Changpeng Zhao says lack of understanding among Indian regulators causing banks to move against crypto cos
“Banks refusing to work with crypto are like bookstores refusing to work with the Internet,” Changpeng Zhao, the founder and chief executive of the world’s largest bitcoin exchange, Binance, tweeted on May 7. The comment came amid ICICI Bank and other major banks cutting off banking and payment gateway services to crypto platforms in India. In an interview with ET’s Apoorva Mittal, Zhao says lack of understanding among Indian regulators and regulatory inconsistency are potentially taking away multiple multi-billion-dollar companies from India. Edited excerpts:
What do you make of banks and payment gateways in India cutting off access for crypto exchanges?
It’s just not a smart thing to do. It may come from fear or lack of understanding of cryptocurrencies. Some countries are pushing for innovation in the industry and others are resisting. The guys who are resisting it may protect some of their legacy institutions for a short period of time, but they’ll get destroyed in the long term because of the technological innovation in industries like decentralised finance (a blockchain-based form of finance that does not rely on central financial intermediaries like banks and brokerage).
What are the implications of this position?
No matter what the reason is, if you cut off access to new technology you unnecessarily slow down the development of that technology in that region. For instance, probably more than 50% of the innovation in decentralised finance is coming from the US right now because they have very positive and clear regulations for cryptocurrencies. India probably has an equal or maybe higher number of engineers compared to the US, but not much innovation there.
How are you supporting WazirX (Binance acquired the Indian cryptocurrency exchange in 2019) through these changes?
We can help them in a limited way. We can’t get them banking access. We do try to increase understanding of cryptocurrencies among both regular people and also regulators. However, we did not have many discussions with the regulators in India. We also try to improve the regulatory environment in other parts of the world.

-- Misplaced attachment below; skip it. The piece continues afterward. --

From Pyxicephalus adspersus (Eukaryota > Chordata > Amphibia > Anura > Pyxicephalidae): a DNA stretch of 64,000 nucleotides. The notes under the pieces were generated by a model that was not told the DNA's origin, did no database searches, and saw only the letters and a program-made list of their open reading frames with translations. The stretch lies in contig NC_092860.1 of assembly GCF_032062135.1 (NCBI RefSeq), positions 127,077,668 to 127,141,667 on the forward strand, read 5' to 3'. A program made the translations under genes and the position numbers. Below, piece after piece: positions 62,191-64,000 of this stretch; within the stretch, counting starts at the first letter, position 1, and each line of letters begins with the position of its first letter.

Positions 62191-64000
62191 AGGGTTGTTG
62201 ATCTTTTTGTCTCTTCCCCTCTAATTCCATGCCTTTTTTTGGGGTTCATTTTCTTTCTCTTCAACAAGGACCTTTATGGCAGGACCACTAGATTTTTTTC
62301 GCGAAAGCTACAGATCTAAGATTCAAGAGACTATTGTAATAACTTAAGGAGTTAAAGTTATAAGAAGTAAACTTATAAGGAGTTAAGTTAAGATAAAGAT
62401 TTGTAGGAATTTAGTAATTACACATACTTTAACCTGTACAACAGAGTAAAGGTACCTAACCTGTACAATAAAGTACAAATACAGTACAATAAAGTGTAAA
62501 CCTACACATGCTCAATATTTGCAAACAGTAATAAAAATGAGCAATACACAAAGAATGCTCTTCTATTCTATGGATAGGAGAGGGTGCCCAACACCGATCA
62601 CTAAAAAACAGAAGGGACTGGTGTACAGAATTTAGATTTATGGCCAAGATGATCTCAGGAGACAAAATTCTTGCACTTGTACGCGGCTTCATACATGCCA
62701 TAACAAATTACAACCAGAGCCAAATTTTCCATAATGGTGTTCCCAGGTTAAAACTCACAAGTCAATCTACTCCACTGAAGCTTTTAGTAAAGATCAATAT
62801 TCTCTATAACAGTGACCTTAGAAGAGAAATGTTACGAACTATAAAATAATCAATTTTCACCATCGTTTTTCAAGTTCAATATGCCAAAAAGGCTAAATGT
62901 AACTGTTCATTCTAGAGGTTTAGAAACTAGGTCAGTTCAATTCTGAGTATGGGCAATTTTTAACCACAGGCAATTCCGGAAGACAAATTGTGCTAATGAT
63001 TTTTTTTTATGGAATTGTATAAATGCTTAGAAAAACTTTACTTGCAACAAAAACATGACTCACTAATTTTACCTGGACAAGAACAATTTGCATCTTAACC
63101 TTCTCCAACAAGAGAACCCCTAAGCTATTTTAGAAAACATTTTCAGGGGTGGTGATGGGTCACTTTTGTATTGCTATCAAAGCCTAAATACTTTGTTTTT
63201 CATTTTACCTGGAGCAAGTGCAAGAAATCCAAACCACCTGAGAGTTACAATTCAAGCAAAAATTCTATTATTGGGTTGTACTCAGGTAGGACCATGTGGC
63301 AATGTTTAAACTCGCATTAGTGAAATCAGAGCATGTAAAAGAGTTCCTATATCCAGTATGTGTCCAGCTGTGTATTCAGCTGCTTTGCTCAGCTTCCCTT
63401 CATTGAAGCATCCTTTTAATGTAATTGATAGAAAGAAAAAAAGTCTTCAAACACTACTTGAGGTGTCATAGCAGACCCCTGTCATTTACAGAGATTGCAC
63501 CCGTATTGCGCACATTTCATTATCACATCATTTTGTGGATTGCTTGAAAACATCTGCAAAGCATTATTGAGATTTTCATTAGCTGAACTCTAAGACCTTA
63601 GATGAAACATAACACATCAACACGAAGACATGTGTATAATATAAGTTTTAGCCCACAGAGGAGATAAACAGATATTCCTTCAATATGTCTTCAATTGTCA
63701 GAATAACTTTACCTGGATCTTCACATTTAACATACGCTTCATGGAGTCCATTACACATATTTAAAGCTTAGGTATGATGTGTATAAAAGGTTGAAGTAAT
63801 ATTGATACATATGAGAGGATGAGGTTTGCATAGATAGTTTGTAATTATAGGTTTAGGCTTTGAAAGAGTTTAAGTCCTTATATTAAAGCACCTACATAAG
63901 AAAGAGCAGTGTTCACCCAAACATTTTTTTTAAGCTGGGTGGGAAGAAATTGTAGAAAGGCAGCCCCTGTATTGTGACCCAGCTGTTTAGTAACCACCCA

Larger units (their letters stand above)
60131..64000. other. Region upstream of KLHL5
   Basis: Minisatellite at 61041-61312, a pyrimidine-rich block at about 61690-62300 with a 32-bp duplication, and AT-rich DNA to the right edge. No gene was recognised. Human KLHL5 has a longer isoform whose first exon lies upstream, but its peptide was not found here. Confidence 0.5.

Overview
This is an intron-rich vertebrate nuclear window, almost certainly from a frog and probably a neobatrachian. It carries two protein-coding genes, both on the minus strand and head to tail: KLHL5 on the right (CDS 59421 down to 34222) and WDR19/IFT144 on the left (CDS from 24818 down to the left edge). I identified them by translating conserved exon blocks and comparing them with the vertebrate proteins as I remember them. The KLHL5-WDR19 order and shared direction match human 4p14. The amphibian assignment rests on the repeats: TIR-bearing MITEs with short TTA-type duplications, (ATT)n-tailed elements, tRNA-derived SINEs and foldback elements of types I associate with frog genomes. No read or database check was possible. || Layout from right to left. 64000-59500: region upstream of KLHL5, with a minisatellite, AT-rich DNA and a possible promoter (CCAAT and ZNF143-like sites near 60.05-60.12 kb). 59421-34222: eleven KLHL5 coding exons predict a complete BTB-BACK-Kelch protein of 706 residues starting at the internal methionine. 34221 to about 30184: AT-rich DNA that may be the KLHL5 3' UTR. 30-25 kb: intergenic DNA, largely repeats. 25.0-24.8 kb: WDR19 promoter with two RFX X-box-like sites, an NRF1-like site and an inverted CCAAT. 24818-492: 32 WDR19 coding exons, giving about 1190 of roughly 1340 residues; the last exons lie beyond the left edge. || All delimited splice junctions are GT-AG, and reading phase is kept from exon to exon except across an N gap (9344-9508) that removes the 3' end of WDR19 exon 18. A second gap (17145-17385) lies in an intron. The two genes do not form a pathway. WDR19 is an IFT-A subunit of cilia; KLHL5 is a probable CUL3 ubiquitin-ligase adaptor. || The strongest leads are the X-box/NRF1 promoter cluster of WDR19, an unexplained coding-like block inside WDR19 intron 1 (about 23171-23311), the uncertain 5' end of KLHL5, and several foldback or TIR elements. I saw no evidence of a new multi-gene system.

How are the regulatory inconsistencies in India impacting the ecosystem?
People don’t know what they don’t have. India is probably missing out on multiple $50-100 billion listed companies because of the restrictive environment. In the US, over the next five to 10 years, we’re probably gonna see at least a dozen companies valued at $100 billion-plus (crypto exchange Coinbase was valued at $100 billion on its debut on Nasdaq). Those are huge parts of the economy. It would be like missing Google or a Facebook type of organisation that you could have today. It will also have a cascading effect on other industries that depend on financial services and make these industries dependent on global service providers instead.
What mechanisms does Binance have in place to prevent scams and illicit activities on the platform?
We have a fairly large anti-fraud and compliance department same as any banking and traditional ecommerce company. With blockchain, there’s actually additional benefit. Most blockchains are transparent, meaning that you can track transactions over time. So, it’s actually easier to track some bad actors. We use blockchain analysis tools and many other tools specifically for this purpose. On Binance, such activities are less than 0.01%.
( Originally published on May 10, 2021 )
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